Top 50 list of prominent economists highlights women’s struggle for recognition in the field

When Shane Oliver’s phone rings, chances are high it’s a journalist on the line.

Mr Oliver, the chief economist of AMP Capital, is the standout performer on a list of Australia’s 50 most prominent economists in the media, racking up 2507 mentions in major print and online publications in 12 months.

His tally – which works out to nearly seven news stories a day – was more than double that of his closest rival, CommSec chief economist Craig James (1041).

Nerida Conisbee from REA Group was third, and the only woman in the top 14 places, having appeared in 959 media items.

The Streem study examined mentions in 25 leading metropolitan newspapers and websites for 12 months from April 2018 to March 2019, and revealed a large gender bias.

The subsequent top 50 list contained just nine women, while another nine made it into the top 100.

But even those women quoted were gazumped by male counterparts; the 18 per cent of women appeared in only 15 per cent of the total stories recorded

Ms Conisbee, whose REA Group is majority owned by News Corp, where most of her appearances occurred, represented more than one third of female economist mentions in the top 50.

If she were to be removed from the data, women would feature in just 10 per cent of the stories generated.

Mr Oliver alone featured in nearly 15 per cent of the stories, with a tally of 2507 media items across 12 months.

Danielle Wood, Chair of the Women in Economics Network and number 50 on the list, told Streem it was hugely disappointing to see so few women economists featured in the media.

Danielle Wood from the Grattan Institute, and Kaixin Owyong from NAB were two of just nine women to make the list
Danielle Wood from the Grattan Institute, and Kaixin Owyong from NAB were two of just nine women to make the list.

“Women make up around 35-40 per cent of economics graduates yet they continue to struggle to find visibility in the profession,” Ms Wood said.

“The skew in media coverage reinforces the ‘image problem’ for economics that it is exclusively the domain of older men.

“Economists play an important role in the public debate explaining markets and critiquing policy so it is crucial we have a diversity of voices in economic coverage.”

Conal Hanna, Streem’s Media and Partnerships Lead, said it was a shame to see only one woman in the list’s top 14 places.

“Economics is about obtaining maximum value from the skills and resources society has to offer. Sadly, it seems the media is not doing that when it comes to tapping into the skills of female economists.”

Speaking about Shane Oliver, the list’s runaway number one, Mr Hanna said while some economists were favoured by particular news outlets Mr Oliver was “simply everywhere”.

“From The Australian Financial Review to the Northern Territory News, Mr Oliver has featured in them all,” he said.

He said copy sharing across various capital city mastheads meant that Mr Oliver wouldn’t be speaking to seven journalists a day, but was appearing in that many stories on average.

The data is restricted to people who are quoted in news stories as “economists”, so doesn’t aim to capture everyone in public life who has economic training. It also doesn’t include op-ed contributions.

About Streem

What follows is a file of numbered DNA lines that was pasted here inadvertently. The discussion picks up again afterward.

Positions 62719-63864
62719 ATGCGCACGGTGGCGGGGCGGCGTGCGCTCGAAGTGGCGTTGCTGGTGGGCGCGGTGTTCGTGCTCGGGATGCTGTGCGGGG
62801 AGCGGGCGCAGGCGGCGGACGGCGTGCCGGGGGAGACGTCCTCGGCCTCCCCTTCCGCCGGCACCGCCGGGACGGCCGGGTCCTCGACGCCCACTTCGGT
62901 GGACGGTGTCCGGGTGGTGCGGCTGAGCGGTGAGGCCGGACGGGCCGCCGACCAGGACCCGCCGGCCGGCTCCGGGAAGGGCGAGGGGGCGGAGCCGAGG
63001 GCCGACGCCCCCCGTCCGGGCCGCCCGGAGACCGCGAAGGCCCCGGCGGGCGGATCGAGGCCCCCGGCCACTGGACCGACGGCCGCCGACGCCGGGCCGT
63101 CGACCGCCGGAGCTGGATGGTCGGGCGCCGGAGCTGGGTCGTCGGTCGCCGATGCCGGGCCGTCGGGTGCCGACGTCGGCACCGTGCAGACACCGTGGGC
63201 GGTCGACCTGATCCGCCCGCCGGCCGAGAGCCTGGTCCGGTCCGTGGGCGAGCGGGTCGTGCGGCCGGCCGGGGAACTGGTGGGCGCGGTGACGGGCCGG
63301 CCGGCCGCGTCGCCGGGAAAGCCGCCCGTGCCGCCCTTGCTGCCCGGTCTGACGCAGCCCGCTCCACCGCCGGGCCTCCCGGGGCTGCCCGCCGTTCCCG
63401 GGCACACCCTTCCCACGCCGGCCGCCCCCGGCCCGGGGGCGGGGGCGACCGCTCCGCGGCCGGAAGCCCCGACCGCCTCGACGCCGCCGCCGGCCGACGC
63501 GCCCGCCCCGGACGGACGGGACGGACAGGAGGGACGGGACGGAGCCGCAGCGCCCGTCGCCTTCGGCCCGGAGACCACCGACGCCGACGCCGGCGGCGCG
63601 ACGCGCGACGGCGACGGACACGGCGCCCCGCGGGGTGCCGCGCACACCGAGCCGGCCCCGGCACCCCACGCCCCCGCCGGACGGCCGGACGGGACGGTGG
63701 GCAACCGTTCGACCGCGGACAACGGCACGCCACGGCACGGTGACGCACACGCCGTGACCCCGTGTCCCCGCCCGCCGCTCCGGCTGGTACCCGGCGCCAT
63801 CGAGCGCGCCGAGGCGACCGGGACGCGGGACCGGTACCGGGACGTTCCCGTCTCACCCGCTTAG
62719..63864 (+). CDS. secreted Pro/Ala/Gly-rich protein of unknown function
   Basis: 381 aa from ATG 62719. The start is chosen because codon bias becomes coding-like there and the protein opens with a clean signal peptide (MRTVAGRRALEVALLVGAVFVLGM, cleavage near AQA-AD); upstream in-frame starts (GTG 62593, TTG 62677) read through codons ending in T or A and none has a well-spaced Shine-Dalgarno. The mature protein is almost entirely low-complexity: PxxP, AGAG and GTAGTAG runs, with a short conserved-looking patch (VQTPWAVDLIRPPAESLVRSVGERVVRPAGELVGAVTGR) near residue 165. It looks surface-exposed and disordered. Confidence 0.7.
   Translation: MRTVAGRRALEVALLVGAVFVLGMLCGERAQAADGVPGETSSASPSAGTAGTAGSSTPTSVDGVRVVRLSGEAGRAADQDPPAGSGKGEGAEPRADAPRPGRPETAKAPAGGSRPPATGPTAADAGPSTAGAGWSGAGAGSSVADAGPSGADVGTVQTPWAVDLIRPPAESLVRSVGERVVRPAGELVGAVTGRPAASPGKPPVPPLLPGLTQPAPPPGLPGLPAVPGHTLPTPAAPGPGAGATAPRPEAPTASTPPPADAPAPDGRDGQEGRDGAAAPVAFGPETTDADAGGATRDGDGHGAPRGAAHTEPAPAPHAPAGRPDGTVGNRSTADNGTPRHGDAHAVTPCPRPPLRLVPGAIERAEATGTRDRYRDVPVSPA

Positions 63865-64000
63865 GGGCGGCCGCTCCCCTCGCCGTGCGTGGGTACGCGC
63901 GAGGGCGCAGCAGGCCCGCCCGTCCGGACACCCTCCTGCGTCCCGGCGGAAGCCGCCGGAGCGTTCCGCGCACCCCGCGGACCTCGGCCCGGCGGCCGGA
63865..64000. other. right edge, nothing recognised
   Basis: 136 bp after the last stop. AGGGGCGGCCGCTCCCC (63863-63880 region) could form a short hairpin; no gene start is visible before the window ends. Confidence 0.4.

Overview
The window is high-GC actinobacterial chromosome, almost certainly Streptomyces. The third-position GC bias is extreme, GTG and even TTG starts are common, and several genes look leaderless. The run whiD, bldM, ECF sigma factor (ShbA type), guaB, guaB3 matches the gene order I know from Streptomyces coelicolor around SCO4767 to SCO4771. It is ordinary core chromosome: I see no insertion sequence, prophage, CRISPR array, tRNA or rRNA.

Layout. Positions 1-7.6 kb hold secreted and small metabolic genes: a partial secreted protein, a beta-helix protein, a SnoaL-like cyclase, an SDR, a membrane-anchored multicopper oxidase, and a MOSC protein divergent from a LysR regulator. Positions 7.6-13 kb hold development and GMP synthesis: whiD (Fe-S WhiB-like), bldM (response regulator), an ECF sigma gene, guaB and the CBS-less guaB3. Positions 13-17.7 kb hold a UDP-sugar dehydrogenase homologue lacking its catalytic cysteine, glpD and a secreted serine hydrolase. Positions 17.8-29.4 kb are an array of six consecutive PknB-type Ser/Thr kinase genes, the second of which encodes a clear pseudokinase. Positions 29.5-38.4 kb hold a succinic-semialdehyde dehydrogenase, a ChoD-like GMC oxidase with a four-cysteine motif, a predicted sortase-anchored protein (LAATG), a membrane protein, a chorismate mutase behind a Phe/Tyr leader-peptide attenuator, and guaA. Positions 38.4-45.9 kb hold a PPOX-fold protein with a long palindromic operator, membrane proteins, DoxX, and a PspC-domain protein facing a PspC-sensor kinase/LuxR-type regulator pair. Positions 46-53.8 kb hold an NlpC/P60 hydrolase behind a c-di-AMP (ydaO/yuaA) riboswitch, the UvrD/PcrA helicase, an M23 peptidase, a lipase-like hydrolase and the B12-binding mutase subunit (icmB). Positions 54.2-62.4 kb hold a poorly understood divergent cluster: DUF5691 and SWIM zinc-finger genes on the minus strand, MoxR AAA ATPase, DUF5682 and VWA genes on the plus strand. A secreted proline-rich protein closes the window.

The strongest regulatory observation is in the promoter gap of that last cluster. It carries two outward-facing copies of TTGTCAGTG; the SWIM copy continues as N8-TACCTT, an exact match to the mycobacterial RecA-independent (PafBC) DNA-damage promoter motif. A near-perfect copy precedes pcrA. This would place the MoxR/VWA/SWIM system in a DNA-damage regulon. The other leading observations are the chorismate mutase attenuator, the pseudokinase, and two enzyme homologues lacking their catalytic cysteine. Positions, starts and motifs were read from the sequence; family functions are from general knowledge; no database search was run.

Streem delivers comprehensive and realtime Print, Online, TV, Radio and Social media monitoring and insights to Australia’s leading corporate and government media teams. Every day we help organisations to monitor, analyse and respond to media as-it-happens. Find out more.

Top 50 list – rank, economist, company, media items

1. Shane Oliver, AMP Capital, 2507
2. Craig James, Commsec, 1041
3. Nerida Conisbee, REA Group, 959
4. Chris Richardson, Deloitte Access Economics, 877
5. Saul Eslake, University of Tasmania, 782
6. Alan Oster, NAB, 615
7. Bill Evans, Westpac, 573
8. David Plank, ANZ, 561
9. Martin North, Digital Finance Analytics, 555
10. Ryan Felsman, Commsec, 444
11. George Tharenou, UBS, 412
12. Paul Bloxham, HSBC, 357
13. Bruce Hockman, ABS, 339
14. John Edwards, Lowy Institute, 317
15. Sarah Hunter, BIS Oxford Economics, 315
16. Tim Reardon, Housing Industry Association, 307
17. Daniel Gradwell, ANZ, 301
18. Kaixin Owyong, NAB, 299
19. Michael Blythe, CBA, 268
20. Matthew Hassan, Westpac, 259
21. Sally Auld, JP Morgan, 248
22. Gareth Aird, CBA, 240
23. David de Garis, NAB, 238
24. Richard Denniss, The Australia Institute, 237
25. Stephen Anthony, Industry Super Australia, 233
26. Ross Garnaut, University of Melbourne, 232
27. Rick Newnham, Chamber of Commerce and Industry WA, 226
28. Stephen Koukoulas, Market Economics, 219
29. Richard Holden, University of NSW, 212
30. Stephen Roberts, Laminar Group, 203
31. Terry Rawnsley, SGS Economics and Planning, 195
32. Andrew Hanlan, Westpac, 177
33. John Adams, As Good As Gold Australia, 177
34. Ben Jarman, JP Morgan, 172
35. Shane Garrett, Master Builders Australia, 171
36. Joanne Masters, Ernst & Young, 165
37. Marcel Theiliant, Capital Economics, 163
38. Felicity Emmett, ANZ, 161
39. Jim Stanford, The Australia Institute, 160
40. Kristina Clifton, CBA, 159
41. David Bassanese, BetaShares, 158
42. Belinda Allen, CBA, 153
43. Brendan Rynne, KPMG, 153
44. Tom Kennedy, JP Morgan, 152
45. Callam Pickering, Indeed.com, 147
46. Brian Fisher, BAEconomics, 134
47. Ivan Colhoun, NAB, 130
48. Peter Collins, Australian Bureau of Agricultural and Resource Economics, 124
49. Stephen Duckett, The Grattan Institute, 123
50. Danielle Wood , The Grattan Institute, 121

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